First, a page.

Many of those that find their way to funding roles have come from a clinical background. This gives them the ability to translate the funding requirements into clinical terms. As much as care is the primary focus of all aged care businesses, the importance of translating care information into funding information is critical to fund the care being provided. Great clinical management therefore depends on the knowledge and experience of how to support the funding processes with the required clinical evidence.

In the new AN-ACC world, a great deal of this part of the process will be “outsourced” in the new external assessment process. The most important change in this aspect is that the ‘provider becomes the validator’.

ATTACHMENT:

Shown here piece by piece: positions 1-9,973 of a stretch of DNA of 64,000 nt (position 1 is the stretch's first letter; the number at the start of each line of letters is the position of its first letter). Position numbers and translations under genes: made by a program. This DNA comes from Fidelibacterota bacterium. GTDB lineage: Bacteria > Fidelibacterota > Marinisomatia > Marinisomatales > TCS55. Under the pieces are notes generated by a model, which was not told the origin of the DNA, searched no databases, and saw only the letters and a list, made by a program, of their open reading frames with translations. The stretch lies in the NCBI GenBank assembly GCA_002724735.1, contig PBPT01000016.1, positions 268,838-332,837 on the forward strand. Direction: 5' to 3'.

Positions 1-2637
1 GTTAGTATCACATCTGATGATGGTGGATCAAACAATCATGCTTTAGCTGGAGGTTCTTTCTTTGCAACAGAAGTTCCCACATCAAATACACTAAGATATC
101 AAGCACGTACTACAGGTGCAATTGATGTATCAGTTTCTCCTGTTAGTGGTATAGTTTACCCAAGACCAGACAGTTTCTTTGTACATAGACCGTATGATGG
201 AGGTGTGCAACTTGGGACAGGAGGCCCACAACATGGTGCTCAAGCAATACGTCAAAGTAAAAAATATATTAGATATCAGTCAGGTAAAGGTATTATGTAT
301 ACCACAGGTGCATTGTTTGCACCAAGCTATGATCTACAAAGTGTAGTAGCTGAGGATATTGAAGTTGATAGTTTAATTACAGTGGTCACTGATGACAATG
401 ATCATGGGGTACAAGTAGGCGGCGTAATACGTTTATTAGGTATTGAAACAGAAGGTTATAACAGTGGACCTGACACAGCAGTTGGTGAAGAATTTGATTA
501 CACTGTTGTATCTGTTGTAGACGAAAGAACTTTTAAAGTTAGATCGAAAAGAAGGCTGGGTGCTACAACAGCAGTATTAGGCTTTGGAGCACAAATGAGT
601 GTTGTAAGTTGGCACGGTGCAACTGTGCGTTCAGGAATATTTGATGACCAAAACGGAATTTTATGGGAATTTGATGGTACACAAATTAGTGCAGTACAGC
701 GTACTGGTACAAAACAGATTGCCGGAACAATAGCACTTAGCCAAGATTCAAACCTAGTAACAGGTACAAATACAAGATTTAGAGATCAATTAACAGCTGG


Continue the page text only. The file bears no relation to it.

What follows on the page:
The provider must know the rules and requirements equally well to be sure that a fair and accurate result is achieved in all cases (and in some cases, avoid the cost of the re-assessment if it is unsuccessful). This means that while the volume of assessment and charting documentation required to support funding may all but disappear, the specialised knowledge and advocacy of the process will need to remain with a few champions and/or a trusted business consulting partner. Much of the savings may be in the part-time ACFI resource that is assigned in the facilities where these valuable and typically experienced clinical resources will easily find redeployment.

3. Resource Management (50% – 75% remaining)

The third critical element that exists in funding advocates today is the ability to get the process done. In our experience, there are almost as many models for ACFI management as there are providers. These models have evolved over time based on changing structures, acquisitions and changing personnel at all levels of the business.